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Sliding Mirrorless Camera Sales Could Be the Final Straw for Nikon

The technology was supposed to lure in 'prosumers

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Nokia, for one, is trying to build an identity around itself as the builder of Windows 8 smartphones made for photographers, emphasizing the camera capabilities of its Lumia line. The company’s latest offering, the Lumia 1020, packs a 41MP camera with 6-element lens, optical image stabilization and a Xenon flash.

Plus, Samsung (SSNLF) just released the Galaxy S4 Zoom, a smartphone with a 10X optical zoom lens that eliminates one of the digital camera’s remaining advantages over smartphones.

One of the smarter players in the camera industry these days just may be Sony (SNE) — yes, that Sony.

The company has its own digital cameras, including the Alpha professional line (a DSLR equivalent), NEX mirrorless cameras and Cyber-shot compact cameras. It’s made inroads against Canon and Nikon in selling premium cameras in recent years, but has also been actively developing camera technology for smartphones — and not just its own Xperia.

Apple’s iPhone 5 — which was arguably the most anticipated smartphone of 2012 — uses a Sony camera sensor. And now Sony is prepping a pair of all-in-one camera lenses that combine a big image sensor, optical zoom lens and processing inside a self-contained unit that snaps onto smartphones, using the smartphone display for framing and review.

In other words, it’s “prosumer” quality but also tiny, integrated with your existing smartphone, can be migrated to future devices and is removable if you don’t want a lens permanently sticking out your phone a la the Galaxy S4 Zoom.


That brings us back to Nikon. The bottom line: The company is having problems and they’re only going to get worse. This year started out okay, but shrinking sales in all segments (including DSLRs) paint a much uglier picture.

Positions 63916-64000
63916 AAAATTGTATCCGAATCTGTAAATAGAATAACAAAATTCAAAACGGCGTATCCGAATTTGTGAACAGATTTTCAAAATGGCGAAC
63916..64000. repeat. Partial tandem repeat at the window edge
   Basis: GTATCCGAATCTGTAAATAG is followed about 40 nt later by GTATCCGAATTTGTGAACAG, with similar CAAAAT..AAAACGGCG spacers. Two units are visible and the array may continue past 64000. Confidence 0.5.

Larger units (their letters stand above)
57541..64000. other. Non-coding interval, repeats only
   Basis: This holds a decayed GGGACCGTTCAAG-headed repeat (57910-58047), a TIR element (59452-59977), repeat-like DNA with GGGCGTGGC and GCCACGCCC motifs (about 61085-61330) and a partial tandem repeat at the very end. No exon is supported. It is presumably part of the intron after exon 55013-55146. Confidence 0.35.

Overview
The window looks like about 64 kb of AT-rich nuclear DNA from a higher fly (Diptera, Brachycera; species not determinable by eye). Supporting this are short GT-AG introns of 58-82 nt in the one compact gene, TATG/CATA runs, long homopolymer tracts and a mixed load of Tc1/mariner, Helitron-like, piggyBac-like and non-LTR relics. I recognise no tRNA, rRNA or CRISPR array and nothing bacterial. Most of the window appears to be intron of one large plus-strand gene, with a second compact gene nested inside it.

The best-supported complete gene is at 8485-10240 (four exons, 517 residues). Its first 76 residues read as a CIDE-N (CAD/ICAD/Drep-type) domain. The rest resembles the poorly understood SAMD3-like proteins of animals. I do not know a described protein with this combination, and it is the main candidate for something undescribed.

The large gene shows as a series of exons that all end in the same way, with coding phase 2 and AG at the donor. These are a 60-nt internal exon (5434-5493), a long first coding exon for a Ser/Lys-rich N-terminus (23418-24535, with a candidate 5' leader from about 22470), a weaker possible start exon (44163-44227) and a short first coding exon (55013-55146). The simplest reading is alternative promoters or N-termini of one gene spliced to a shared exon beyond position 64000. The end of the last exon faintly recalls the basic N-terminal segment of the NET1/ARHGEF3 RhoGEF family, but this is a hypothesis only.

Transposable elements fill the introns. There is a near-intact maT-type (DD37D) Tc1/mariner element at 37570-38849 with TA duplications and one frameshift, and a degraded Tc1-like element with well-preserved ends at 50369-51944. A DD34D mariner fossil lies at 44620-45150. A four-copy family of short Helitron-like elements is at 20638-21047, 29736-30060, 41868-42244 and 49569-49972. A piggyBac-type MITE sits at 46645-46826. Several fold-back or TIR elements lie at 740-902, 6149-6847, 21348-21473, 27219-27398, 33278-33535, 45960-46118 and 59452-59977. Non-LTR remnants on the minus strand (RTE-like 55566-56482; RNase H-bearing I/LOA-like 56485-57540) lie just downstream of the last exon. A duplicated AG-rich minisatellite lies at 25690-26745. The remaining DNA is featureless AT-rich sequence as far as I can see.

After a forecast of decreased demand and falling prices in February, Nikon’s stock took a 19% plunge (the largest single day hit it’s taken since 1985). In early August, the company released revised profit expectations based on lower sales, causing Nikon’s stock dropped 14%. Nikon is now down 40% on the year.

Plus, while cameras are just one division for Sony and part of a product mix that includes printers, scanners, projectors and medical equipment for Canon, Nikon is highly dependent on camera sales. Its Precision Equipment business is small potatoes, shrinking and according to its August earnings report, currently running at a loss.

With continually eroding compact camera sales, DSLRs under price pressure and now mirrorless cameras beginning to lose ground in a big way to smartphones, camera manufacturers like Nikon can’t sit still or they could become the next Kodak.

As of this writing, Brad Moon did not hold a position in any of the aforementioned securities.

Article printed from InvestorPlace Media,

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